Espers (1986) #1-5 by James D. Hudnall, David Lloyd, John Burns, et al.
I have no idea why, but I thought that this book was really going to suck. Which is weird, because I can’t really remember reading anything about the series.
And does it? No, it’s great! It’s a tightly plotted heist story told in four issues, with convincing action movie dialogue and great art by David Lloyd. However, I was wondering while reading the first issue whether this was a reprint from a black and white magazine or something, because it’s incredibly muddled. Like it usually is when you’re colouring something not meant for colour printing.
But now, it was created for this format.
If you’ve seen the much later Sense8 TV series, you know the plot of here: It’s about a group of plucky telepathic and otherwise gifted people going against a villain who has enormous resources.
Each of the first four issues has a two-page little story about one of the characters in the book. Espers was Hudnall’s first comic book, and you feel that he’s really enthusiastic and giving it all.
The second issue has less muddled printing, I think, so you can see Lloyd’s artwork pretty well.
Hudnall was ahead of the curve in using leery, evil, sadistic Muslims as the villains. Fortunately they all have moustaches they can twiddle while doing their dastardly deeds.
I think that perhaps Hudnall sent out copies of the first issue to all the famous authors he knew, because the letters page has missives from Harlan Ellison, Roger Zelazny and Ray Bradbury.
Hudnall announces that Lloyd is leaving after four issues due to commitments on Alan Moore’s V for Vendetta.
I wasn’t the only one who didn’t like the colours on the first issue. Hudnall says that Eclipse is moving to another printer, Web World in Florida, to see whether that helps. The paper is slightly whiter, at least.
Ah, Dave Gibbons gives the game away: Hudnall had been sending out copies of Espers to everybody he likes. Probably.
John Burns, the new artist, did character sheets for each of the Espers, and they’re really nice. Which makes me excited for the next issue, when he takes over.
And it’s certainly something. I mean, it’s beautiful and stuff, but somehow it doesn’t quite flow. It sacrifices readability somewhat. Perhaps it should have been printed in a bigger format? It’s a bit cramped.
The issue feels like it’s treading water plot-wise, too, and is something of a disappointment despite the nice artwork.
We get a presentation of the artist, and then… Nothing.
Very curious. What happened? I think I’ll have to do some research. I mean, Google.
Hm, hm… Heh. In Comics Journal 128, Lloyd says:
I’m constantly dogged by these bad coloring experiences. When the first issue of ESPers went to the printers. the guy running the presses was promoted. At that exact point, the apprentice took over the presses — at the exact Blint at which my book went there! I’ve got issues of ESPers #1 which are so offregister they’re in double vision.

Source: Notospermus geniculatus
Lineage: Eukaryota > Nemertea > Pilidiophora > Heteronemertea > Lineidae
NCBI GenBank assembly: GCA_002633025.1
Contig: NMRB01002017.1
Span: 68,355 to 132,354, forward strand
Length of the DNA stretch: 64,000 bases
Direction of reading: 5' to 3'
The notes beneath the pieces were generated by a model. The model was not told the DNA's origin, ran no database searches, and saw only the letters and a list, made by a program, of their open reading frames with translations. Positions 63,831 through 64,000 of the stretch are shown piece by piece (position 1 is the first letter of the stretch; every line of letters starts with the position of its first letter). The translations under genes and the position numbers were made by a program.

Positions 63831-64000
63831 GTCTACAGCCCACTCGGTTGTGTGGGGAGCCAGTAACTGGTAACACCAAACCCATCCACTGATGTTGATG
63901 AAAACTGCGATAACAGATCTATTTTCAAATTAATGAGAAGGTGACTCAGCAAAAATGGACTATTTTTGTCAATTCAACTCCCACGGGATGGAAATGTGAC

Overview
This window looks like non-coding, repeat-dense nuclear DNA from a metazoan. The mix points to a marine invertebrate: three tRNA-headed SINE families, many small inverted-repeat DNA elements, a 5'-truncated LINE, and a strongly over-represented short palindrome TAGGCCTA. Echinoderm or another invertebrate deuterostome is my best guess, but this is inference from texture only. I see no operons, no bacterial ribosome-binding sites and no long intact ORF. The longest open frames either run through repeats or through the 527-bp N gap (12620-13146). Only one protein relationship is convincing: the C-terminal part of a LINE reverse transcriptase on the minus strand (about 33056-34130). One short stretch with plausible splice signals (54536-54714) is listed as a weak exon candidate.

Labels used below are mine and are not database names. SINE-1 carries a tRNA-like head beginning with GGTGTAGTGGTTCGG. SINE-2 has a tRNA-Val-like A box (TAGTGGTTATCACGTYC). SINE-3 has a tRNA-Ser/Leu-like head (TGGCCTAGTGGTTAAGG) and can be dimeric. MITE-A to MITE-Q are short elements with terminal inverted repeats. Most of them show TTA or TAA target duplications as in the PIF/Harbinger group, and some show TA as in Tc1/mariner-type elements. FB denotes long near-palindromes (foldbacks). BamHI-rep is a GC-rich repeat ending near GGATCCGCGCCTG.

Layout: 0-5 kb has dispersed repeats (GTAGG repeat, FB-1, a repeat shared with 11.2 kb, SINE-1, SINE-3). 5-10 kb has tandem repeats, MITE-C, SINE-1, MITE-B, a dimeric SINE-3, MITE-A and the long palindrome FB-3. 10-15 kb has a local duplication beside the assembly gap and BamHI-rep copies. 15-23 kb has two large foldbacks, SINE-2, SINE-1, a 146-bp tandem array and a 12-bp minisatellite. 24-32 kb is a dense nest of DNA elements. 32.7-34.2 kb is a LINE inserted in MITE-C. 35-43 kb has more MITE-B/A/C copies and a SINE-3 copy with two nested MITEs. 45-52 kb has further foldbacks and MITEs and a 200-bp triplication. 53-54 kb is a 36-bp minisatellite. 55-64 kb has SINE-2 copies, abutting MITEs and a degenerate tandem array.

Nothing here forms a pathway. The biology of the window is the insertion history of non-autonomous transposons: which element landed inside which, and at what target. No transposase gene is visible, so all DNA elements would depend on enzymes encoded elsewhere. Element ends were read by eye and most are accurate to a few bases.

Heidi MacDonald in The Comics Journal 116:
What a Difference an Artist Makes Department: ESPers had a pretty rough start, but writer James Hudnall tries real hard. The first four-part Story was predictable, but there were some nice characterizations. David Lloyd’s art, however, was sort of gray and dismal, and that wretched printing process that I’ve ranted on about every time I talk about Eclipse didn’t help matters any. With the fifth issue, however, the book switches artists and takes a quantum leap forward. John M. Burns has a strange addiction to signing his name on every page (maybe he’s been drawing newspaper strips too long) but his art absolutely top-notch. It’s sort of advertising/paperback cover slick and pretty, but it also reminds me of the kind of illustrations one was always running across in high school lit textbooks, if that analogy makes any sense. One-dimensional, yes, but perfect for a book that’s about international espionage and intrigue. If Hudnall can restrain his impulses towards comic book cliches, this could work out really well.
Er… But I wanted to find out what happened. Let’s see…
Hm. Epic picked up the series and continued publication under the name Interface, but Burns is gone and Paul Johnson does the artwork. They also reprinted the original series; all five issues even if including the fifth issue makes no sense. Also reprinted by Caliber and Halloween Comics.
But the remaining issues in that story arc were never published by Eclipse, a decision that Hudnall himself attributed in print (in vol. 2, #1 from 1996) to disappointing sales and to an unspecified dispute between Eclipse and himself.
The first six issues of that series, featuring painted art by Paul Johnson, re-introduced the main characters and re-told the story from the original “Espers” 4-issue story arc in flashback form, before picking up the “Liquidators” story line that had begun in issue #5 from Eclipse.
So Johnson redrew the Burns issue, I guess.
Anyway, the first Espers arc was pretty good; I guess I’ll be picking up the 90s version, too.